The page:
How NBCUniversal’s Peacock plans to go after Facebook and Google advertisers

NBCUniversal said it is trying to tap into the millions of smaller advertisers that typically buy media on Google and Meta’s Facebook to get them spending on its connected TV app Peacock.

To do that, NBCU recently launched a self-serve ad manager with tvScientific, with the goal of attracting performance marketers—not just the big brands that are the usual TV buyers, said Jason Fairchild, CEO of tvScientific, the connected TV ad platform.

“What we’re doing is really going after the top 20% or so of Google and Facebook advertisers who largely have not participated in TV,” Fairchild said.

Dubbed Peacock Ad Manager, it enables advertisers to set up ad campaigns that run on desktops, mobile devices and connected TVs. The idea for the ad server is to make buying Peacock ads similar to how small- and medium-size businesses order ads online, especially on the major platforms like Google and Facebook, which also have self-serve ad managers. Meta, for instance, has more than 10 million advertisers, which is a far deeper bench of marketers than TV usually reaches.

The connected TV space is growing with services like NBCU’s Peacock, Disney’s Hulu, Amazon’s Freevee, Paramount+, Warner Bros. Discovery’s HBO Max, Roku and more. Most of the major streaming services are participating in this week’s NewFronts ad sales conference through the Interactive Advertising Bureau. During Peacock’s presentation today, the brand announced its new content slate, including next-day run of Bravo shows and a deal with Lionsgate. 

In recent months, NBCU has been promoting its One21 ad tech and data platform, which already connects to outside demand-side platforms [DSPs]. Advertisers use about a dozen third-party DSPs to run automated ad campaigns inside of Peacock. The Peacock Ad Manager is the pathway now owned by NBCU, which will launch in the second half of this year.

“This collaboration will allow us to unlock advanced targeting, performance insights, and attribution for the many advertisers who don’t have existing DSP relationships,” said Krishan Bhatia, NBCU’s president and chief business officer, in the announcement, “which is an important step in our continuing efforts to support a much broader set of marketers and have them benefit from the brand and sales lift that only NBCUniversal can provide.”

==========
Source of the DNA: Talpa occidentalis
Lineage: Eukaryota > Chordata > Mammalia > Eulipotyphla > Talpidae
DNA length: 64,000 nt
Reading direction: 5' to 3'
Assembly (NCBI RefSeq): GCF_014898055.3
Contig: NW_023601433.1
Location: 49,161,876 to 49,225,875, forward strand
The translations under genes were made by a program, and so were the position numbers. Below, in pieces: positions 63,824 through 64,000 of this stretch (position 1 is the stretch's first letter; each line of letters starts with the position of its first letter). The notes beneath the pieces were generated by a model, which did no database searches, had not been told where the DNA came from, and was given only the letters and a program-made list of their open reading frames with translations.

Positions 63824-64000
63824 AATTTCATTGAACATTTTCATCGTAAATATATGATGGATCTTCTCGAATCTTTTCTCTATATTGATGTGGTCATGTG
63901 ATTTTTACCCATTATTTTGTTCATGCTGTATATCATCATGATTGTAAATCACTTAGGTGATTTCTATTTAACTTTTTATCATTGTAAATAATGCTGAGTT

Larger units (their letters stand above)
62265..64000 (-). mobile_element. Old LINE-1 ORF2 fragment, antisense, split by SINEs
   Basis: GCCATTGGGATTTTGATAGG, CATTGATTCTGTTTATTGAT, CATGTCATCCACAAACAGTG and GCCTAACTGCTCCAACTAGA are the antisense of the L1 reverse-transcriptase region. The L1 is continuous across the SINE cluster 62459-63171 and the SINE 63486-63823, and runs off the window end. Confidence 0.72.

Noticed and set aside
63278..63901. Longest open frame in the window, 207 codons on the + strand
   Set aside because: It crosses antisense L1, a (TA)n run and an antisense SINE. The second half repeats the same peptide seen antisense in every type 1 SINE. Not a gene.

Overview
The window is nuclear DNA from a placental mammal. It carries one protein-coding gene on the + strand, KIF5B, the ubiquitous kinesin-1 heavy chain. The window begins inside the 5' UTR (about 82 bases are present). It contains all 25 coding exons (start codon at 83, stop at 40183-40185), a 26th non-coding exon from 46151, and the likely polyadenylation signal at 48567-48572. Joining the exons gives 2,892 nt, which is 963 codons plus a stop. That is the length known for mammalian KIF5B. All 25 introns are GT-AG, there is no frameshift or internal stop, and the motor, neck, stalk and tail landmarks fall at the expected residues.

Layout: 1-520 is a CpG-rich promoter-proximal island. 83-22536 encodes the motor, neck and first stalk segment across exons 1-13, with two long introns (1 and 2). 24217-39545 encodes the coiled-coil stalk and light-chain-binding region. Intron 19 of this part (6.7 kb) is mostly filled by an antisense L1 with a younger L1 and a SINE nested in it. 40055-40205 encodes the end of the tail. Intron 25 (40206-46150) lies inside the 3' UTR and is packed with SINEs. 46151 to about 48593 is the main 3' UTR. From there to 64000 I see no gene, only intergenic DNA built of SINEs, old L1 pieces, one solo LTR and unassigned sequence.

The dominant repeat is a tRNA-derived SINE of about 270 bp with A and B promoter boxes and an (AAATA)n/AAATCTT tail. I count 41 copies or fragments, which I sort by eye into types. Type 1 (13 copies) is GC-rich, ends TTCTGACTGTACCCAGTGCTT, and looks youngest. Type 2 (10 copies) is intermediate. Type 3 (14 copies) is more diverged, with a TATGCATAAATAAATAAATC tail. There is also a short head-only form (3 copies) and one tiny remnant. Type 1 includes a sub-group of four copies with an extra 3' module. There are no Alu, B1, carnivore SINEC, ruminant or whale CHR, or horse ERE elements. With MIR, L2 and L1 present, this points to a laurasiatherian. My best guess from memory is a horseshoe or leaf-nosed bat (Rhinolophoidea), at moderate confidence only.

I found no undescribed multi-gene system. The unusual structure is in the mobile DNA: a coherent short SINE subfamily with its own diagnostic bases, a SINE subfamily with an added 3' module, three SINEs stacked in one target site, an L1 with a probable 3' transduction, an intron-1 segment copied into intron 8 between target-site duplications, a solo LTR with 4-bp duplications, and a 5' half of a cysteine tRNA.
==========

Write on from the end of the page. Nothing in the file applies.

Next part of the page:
The Peacock Ad Manager will “make NBCU’s streaming portfolio available to the performance marketer community,” said Joe Cady, NBCU’s executive VP of strategic partnerships.

Performance marketers need highly targeted ads that lead to immediate goals, like generating downloads of apps or sales of products. It’s a different type of advertising than large brands pursue on TV, where often the goal is brand awareness. Performance marketers have been having a tougher time online due to new data-sharing restrictions on Apple, Google and other platforms. Apple, especially, has limited the amount of tracking that apps can do, which makes it more difficult to target and measure ads. Connected TV players are trying to introduce automation, targeting and measurement that could fill the gap left in mobile marketing.

“There are millions and millions of advertisers that participate in search and social,” Cady said. “We will take it step by step here, and the first step is to make this available and be able to support a broader class of marketers.”

https://adage.com/article/special-report-newfronts/how-nbcuniversals-peacock-plans-go-after-facebook-and-google-advertisers/2415491

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